How to Translate Cat Chirping

One of the reasons why cats and people get along is that we can communicate with each other through sounds and body language. It's thought that cats have up to 16 different sounds at their disposal and that when they make a noise, they are trying to either tell you how they are feeling or what they need. So, when they contentedly purr as you stroke them or when they hiss at another cat, we can translate those sounds into our human language to understand what is going on. But how do we translate cat chirping?

Some cats are definitely noisier than others and some may even have developed their own unique ways of letting you know what they need. You'll also find that kittens tend to be more vocal then adult cats, perhaps because they need more food, water and warmth.

There are also some notoriously vocal breeds of cat. Siamese, Bengal and Burmese are all well known for their talkative natures. So, if you are looking for a conversational pet, they might be a great choice!

When we listen to what our cats are trying to tell us, it really helps to understand how they are feeling while also making sure that we meet all of their needs.

What Is Cat Chirping?

When asked what sound a cat makes, you probably think of a meow or a purr. But if you have lived with a cat, then you know that they have a whole repertoire of sounds. The chirp is a short, peep-like sound that can sound very similar to a songbird's warble. You'll sometimes see the sound described as “chattering”.

Why Do Cats Chirp?

Chirping is one of the first sounds that a kitten will make, and it is used to get the attention of the mother, usually when they are hungry. The mom cat also chirps to tell her kittens to stay close or to follow her.

Researchers have found that kittens react more to their own mom’s chirps than to those made by other cats with youngsters. The unique sound makes it easy for the kittens to find their mom when living within a large group of cats.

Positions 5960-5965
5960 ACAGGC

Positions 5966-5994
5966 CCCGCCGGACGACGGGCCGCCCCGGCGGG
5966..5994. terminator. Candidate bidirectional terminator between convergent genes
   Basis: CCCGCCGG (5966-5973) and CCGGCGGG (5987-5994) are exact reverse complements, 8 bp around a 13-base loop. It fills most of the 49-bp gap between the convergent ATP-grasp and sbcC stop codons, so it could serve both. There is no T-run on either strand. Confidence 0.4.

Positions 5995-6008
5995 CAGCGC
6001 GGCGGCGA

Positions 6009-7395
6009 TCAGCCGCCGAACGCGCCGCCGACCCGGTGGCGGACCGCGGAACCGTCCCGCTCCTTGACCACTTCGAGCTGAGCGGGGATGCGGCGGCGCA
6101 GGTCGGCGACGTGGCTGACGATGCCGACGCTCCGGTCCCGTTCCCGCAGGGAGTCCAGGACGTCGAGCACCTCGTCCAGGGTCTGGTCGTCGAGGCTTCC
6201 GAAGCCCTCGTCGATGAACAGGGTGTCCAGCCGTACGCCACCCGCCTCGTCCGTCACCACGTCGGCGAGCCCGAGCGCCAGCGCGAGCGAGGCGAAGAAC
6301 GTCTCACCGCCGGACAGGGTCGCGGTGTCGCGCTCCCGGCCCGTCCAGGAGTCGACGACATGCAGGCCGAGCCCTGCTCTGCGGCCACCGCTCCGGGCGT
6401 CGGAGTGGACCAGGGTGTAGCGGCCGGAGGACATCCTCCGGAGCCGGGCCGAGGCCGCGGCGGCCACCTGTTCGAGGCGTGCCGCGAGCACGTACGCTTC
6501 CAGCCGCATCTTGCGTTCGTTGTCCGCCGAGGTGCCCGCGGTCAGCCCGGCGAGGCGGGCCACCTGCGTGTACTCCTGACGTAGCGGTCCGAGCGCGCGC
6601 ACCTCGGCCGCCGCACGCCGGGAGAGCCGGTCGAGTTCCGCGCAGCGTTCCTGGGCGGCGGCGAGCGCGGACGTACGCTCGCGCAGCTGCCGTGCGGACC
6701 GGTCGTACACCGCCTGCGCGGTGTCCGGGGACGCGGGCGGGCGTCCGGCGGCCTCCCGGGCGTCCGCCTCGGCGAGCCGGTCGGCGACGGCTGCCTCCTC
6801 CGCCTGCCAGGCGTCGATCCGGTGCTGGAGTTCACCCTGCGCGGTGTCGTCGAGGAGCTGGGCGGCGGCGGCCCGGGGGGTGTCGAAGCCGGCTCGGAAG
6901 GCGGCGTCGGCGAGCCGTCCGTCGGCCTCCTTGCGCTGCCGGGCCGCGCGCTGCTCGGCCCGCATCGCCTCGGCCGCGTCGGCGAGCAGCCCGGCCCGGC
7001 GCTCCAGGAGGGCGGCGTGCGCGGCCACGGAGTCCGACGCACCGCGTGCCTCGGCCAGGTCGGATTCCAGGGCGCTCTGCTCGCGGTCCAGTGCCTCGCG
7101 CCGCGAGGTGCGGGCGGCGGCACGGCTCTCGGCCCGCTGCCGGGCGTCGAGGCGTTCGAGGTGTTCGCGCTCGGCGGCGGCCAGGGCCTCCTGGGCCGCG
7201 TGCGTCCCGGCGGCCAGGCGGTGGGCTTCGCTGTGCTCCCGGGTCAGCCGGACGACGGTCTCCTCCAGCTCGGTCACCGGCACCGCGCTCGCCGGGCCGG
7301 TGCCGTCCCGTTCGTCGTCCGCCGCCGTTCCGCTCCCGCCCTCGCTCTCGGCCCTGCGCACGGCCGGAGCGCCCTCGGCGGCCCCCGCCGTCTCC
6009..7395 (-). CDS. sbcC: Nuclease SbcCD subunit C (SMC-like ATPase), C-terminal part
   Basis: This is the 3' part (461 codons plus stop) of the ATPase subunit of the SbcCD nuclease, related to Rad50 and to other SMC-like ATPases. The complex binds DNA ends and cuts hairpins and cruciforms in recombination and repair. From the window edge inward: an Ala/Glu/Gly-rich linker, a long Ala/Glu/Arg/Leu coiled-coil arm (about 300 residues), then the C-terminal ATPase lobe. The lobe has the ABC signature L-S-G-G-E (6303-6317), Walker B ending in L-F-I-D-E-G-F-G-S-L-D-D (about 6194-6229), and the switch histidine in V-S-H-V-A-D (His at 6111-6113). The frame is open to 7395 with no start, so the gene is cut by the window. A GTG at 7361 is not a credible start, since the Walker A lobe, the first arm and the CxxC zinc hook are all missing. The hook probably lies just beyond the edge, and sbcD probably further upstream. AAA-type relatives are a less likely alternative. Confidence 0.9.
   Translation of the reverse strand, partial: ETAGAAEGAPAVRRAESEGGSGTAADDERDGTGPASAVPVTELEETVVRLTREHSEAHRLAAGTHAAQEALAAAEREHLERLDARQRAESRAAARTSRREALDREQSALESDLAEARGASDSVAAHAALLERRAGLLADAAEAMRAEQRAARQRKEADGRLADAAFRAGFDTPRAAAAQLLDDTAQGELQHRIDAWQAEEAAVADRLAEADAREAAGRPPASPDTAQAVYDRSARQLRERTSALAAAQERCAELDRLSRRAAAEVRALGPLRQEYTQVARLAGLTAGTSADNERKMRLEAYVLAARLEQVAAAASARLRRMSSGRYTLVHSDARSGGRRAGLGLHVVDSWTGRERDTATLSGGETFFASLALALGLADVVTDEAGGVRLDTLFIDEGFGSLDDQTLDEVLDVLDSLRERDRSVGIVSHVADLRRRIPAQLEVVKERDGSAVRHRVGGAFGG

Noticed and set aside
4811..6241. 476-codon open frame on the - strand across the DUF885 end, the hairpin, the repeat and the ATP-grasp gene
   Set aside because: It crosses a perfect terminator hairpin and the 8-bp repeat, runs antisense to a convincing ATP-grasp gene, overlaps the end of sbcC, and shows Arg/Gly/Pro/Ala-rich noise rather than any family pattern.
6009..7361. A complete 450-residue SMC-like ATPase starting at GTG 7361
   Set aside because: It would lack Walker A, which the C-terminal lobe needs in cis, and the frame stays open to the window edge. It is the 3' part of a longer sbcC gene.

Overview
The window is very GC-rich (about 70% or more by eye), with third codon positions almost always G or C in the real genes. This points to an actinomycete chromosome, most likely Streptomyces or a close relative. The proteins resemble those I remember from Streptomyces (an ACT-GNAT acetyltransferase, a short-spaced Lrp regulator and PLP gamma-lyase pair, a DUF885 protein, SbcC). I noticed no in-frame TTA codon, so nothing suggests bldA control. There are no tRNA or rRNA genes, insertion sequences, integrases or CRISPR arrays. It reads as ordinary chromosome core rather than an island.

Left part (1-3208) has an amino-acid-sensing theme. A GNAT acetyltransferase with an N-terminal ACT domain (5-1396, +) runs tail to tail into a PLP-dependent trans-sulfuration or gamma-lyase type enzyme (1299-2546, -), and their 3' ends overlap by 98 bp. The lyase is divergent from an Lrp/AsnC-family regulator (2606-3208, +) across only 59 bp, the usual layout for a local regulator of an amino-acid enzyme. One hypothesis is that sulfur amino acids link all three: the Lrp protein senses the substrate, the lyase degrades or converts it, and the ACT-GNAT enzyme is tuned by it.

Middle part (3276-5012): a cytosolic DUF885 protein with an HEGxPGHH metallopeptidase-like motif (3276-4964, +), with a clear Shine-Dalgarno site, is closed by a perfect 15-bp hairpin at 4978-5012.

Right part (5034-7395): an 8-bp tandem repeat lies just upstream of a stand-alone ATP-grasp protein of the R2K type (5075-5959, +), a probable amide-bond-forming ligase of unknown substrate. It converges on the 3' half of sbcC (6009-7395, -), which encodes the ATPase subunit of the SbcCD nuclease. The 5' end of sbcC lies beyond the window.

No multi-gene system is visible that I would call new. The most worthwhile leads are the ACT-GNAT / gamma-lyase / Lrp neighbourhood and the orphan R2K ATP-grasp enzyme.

Your cat may even chirp at you as their replacement mom and supplier of the things they need to survive. So that is likely to mean that their food bowl is empty and needs refilling or that they need some attention from you. A prime time to hear chirping is when you return home after being out. The excitement of being reunited, combined with the potential for food, will have them chirping with delight.

It's also thought that chirping is connected to a cat’s hunting instinct. Another key time to hear an adult cat chirp is when they are watching or stalking their prey. In this situation, they vocalize because they are frustrated that the birds are on the other side of the window, or because they are excited from being on the hunt.

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Moreover, scientists have even suggested that the chirping might be a hunting strategy. While carrying out research they concluded that cats may be mimicking the noise that their prey makes, all in an attempt to lure them closer.

Also, you may hear your cat chirping when they are playing with their toys. Without access to hunt the local wildlife, they may instead turn their attentions to stalking and pouncing on their fluffy toy mouse, all accompanied by some excited chirping.

Understanding What Your Cat Is Telling You

So, how do you know what it is that your cat is trying to tell you? Well, the best way is to consider both your cat's body language and the noises that they are making. When they are chirping, notice if their tail is swishing, if their ears are up and if they are gently head butting. Then, they are feeling content and enjoying your company. But, keep an eye on that communication; if it suddenly changes, then that might be your cat telling you that they have had enough interaction for now. Continue at your peril.

If the chirping is combined with a crouched pose along with sideways pointed ears and an arched back, then they may instead be ready to pounce on their prey. If your cat lives inside, then this behavior may also be telling you that your feline needs more opportunities to express their hunting instincts. Chasing feathers tied to a stick or one of the electronic cat games may be great options, they will also save you from being pounced on as you walk past.

Translating Your Cat’s Language

Living in harmony with our cats is all about understanding each other. A little knowledge of how your feline pal is trying to communicate their needs will make a huge difference to the quality of your relationship.